April 11, 2017

KJ wants to show the way

Receiver Kamar Jorden during a game on Sept. 24, 2016 (Photo by David Moll)

Back when he was a standout for Penn Wood High School, Kamar Jorden was looking for any edge to help him take the next step to the college level.

“I went to one camp my senior year,” recalls the Calgary Stampeders receiver. “I was maybe 17 at this point.”

It didn’t take long for Jorden to realize this particular camp wasn’t his ticket to the NCAA.

“At this camp, there was eight-year-olds and nine-year-olds,” laughs the Darby, Penn., native. “I wasn’t supposed to be there.”

Even without guidance, Jorden managed to get the attention of college recruiters – he played at Hudson Valley Community College before making his way to Bowling Green State University, where he was twice a first-team conference all-star. Now he wants to provide opportunities he never had to the next generation of young players in his hometown.

Receiver Kamar Jorden warms up for a game on Sept. 24, 2016 (Photo by David Moll)

Jorden has established the Darby Youth Football Clinic & Combine, which will make its debut next month. Although he spends much of the winter training in Michigan, he’ll be returning to Pennsylvania for the final weekend of the off-season before reporting to Calgary for training camp.

“The camp is such a big deal for me,” he explains. “When I was growing up, I didn’t have anyone to show me any of that stuff and how to put yourself out there at camps to get noticed. Everything that I did, I learned online and through googling.

“The experience I had when I attended that camp as a high-school senior was just letting me know that when I had a chance to give back to the community, I would provide kids with an idea of what to expect if they were hoping to play college football.”

Oh, and one more thing . . .

“It was a big deal for me to make it a free camp,” he declares, “so there wouldn’t be any excuses for kids to not come out.”

Jorden is actually opening the football clinic to kids aged six to 18, with the older players – 14 to 18 – in a separate group.

“I’m going to run that more like a combine/camp style,” says Jorden. “So run 20-yard dashes, the shuttle, the L-drill, that sort of thing. And then I was going to run some one-on-ones, two-on-twos, seven-on-sevens. Just to familiarize the kids with the circuit they go through when they go to different camps and put themselves out there to hopefully be seen by college coaches.”

Meanwhile, the young’uns will focus on the basics.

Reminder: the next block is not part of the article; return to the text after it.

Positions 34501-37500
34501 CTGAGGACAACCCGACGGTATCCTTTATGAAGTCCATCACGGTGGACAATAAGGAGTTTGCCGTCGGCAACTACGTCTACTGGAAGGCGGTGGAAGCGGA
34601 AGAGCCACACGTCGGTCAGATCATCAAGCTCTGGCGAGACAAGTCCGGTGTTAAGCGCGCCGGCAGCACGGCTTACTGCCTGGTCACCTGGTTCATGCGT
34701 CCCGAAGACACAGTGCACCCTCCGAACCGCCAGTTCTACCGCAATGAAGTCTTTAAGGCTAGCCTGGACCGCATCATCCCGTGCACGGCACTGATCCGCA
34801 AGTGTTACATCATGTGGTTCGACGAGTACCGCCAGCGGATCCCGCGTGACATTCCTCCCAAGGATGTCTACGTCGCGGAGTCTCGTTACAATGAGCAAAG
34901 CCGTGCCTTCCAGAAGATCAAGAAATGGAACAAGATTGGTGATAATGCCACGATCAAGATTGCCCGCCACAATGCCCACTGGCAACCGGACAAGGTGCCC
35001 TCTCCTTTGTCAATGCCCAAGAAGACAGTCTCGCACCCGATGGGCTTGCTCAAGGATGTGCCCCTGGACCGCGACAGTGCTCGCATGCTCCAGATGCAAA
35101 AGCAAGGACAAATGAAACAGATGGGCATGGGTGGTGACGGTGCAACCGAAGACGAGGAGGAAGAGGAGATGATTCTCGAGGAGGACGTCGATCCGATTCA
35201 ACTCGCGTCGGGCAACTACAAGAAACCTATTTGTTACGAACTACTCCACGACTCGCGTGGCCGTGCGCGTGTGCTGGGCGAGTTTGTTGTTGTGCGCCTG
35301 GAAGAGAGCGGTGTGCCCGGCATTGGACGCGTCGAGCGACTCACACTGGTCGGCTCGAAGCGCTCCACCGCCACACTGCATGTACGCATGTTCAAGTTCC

“I’m going to be running the youngest kids through drills and giving them an idea of what position they might want to play,” he says. “Then for the 9-13 age group players, we’ll have actual position coaches to teach them little things they may not have known before and try to give them a better idea of how to play the position.”

Receiver Kamar Jorden during a game on October 10, 2016 (Photo by David Moll)

Plans for the camp have been percolating in his mind for a while.

“It’s something I always wanted to do for my city back home,” says Jorden, who had 42 catches for 580 yards and three touchdowns for the Stamps in 2016. “For maybe the last three years. I just haven’t really been able to go through with it. For me to really get it done, I had to do a lot of legwork. This year, I don’t know, something just kind of snapped in my head to make it happen.

“I really wanted to make it a big community thing. And making it free helps me to reach out to businesses in the area to sponsor the event and be a part of it.

“This is about bringing everybody together. I just feel this is a great opportunity to link everybody up and have them talking to each other and hopefully spark the fire for people to do more stuff in the community. And realizing they don’t necessarily have to spend a whole bunch of money.”

If all goes according to plan, the camp will become an annual event.

“That’s the hope,” nods Jorden. “But first things first – I want to make sure it’s a good camp this year. With the way that I am, I just want everything to look good and official from the flyer and everything else. I did a lot of it myself because I wanted it to look a specific way. It all falls on me on how successful we’ll be.

“It’s kind of nerve-wracking because I don’t want to host a bad camp. I’m doing everything I can to make sure it’s a big event that grows every year. That’s definitely my goal.”